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Virology. 1987 Jun;158(2):265-75.

Physical state of the latent herpes simplex virus genome in a mouse model system: evidence suggesting an episomal state.


Herpes simplex virus (HSV) can establish latent infections in tissues of the nervous system. We have examined the HSV-1 genome in both acutely and latently infected mice by CsCl buoyant density gradient centrifugation. Viral sequences, in gradient fractions, were detected by a spot blot technique using nick-translated HSV-1 cloned DNA as probe, and mouse chromosomal DNA was located by measuring optical density at 260 nm. Most HSV-1-specific DNA from both acutely and latently infected mouse brains was found to band at the buoyant density of virion DNA. However, some HSV-1-specific hybridization banded at the density of the mouse chromosomal DNA. Further rounds of CsCl density gradient centrifugation of this chromosomal DNA from acutely infected brains released most of the HSV-1-specific hybridizing material, suggesting that the association was due to trapping. In the case of the recycled chromosomal DNA from a latent infection, all the HSV-1-specific hybridization remained chromosomal DNA associated. However, the amount of hybridization was not significantly greater in quantity than the cross-hybridization between HSV-1 and chromosomal DNA from uninfected mice. AW-Ramos, an EBV-transformed cell line containing one integrated copy of the viral genome, was centrifuged under similar conditions and showed little if any shearing; the EBV DNA banded at the density of the host cell chromosomal DNA. We conclude that the majority of the latent HSV-1 DNA exists in an extrachromosomal state in the mouse model.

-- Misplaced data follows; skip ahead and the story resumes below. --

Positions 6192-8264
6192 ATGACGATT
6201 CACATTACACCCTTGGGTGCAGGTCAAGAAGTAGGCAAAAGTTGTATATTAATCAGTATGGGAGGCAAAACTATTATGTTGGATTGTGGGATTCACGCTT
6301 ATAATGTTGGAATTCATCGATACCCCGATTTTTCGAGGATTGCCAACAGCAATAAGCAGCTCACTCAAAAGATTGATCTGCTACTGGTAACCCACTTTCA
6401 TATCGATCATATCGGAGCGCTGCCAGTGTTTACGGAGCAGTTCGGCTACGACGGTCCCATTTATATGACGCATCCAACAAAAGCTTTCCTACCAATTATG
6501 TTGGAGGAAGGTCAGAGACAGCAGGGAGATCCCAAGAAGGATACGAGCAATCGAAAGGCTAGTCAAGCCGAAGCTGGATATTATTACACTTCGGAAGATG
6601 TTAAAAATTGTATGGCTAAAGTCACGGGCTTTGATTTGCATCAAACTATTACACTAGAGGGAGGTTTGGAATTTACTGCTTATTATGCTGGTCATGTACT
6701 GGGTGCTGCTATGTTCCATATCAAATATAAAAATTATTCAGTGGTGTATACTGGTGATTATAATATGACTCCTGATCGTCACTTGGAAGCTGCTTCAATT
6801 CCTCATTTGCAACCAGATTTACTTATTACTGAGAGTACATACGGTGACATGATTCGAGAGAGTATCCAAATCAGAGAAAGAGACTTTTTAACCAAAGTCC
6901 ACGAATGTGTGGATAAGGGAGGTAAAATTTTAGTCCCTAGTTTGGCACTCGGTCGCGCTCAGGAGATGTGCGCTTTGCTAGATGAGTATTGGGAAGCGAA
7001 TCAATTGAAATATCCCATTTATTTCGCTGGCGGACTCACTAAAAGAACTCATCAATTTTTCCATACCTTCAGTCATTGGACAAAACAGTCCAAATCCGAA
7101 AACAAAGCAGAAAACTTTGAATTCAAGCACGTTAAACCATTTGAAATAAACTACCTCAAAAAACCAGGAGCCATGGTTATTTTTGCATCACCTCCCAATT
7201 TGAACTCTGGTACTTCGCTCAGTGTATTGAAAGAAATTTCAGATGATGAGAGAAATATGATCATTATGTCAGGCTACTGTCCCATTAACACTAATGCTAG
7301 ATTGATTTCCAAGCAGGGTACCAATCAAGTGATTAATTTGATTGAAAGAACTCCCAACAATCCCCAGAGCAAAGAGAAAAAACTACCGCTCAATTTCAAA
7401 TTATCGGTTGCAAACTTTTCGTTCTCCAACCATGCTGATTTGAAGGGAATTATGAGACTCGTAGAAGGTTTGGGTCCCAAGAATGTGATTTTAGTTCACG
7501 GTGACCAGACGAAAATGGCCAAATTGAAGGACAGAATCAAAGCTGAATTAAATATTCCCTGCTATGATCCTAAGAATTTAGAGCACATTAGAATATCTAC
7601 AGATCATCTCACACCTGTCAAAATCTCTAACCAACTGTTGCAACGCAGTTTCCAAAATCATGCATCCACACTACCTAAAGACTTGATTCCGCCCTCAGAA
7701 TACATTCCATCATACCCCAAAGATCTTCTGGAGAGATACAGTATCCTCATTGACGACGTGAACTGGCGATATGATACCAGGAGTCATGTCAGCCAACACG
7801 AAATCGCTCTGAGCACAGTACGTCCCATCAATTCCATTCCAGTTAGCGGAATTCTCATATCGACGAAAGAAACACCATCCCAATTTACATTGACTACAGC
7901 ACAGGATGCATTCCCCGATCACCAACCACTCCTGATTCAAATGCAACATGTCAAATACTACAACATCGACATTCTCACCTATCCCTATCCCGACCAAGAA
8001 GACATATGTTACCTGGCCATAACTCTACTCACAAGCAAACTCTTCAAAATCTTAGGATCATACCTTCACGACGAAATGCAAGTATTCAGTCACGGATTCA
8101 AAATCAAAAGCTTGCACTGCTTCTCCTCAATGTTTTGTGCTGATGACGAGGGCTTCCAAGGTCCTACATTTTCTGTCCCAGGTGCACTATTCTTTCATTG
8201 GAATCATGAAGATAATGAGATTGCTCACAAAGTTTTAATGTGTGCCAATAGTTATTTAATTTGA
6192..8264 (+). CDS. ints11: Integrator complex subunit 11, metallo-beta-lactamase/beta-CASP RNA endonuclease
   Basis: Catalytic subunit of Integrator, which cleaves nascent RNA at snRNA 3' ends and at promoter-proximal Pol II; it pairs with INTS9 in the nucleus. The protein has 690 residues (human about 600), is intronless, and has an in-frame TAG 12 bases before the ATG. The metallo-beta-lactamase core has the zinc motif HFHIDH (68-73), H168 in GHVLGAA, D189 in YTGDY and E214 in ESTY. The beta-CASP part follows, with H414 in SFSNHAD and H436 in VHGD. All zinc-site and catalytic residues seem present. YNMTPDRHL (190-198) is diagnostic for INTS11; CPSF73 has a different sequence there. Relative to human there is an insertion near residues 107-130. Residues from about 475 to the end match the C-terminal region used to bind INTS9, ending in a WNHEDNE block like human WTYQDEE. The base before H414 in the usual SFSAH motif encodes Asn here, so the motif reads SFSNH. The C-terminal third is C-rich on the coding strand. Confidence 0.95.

[Indexed for MEDLINE]

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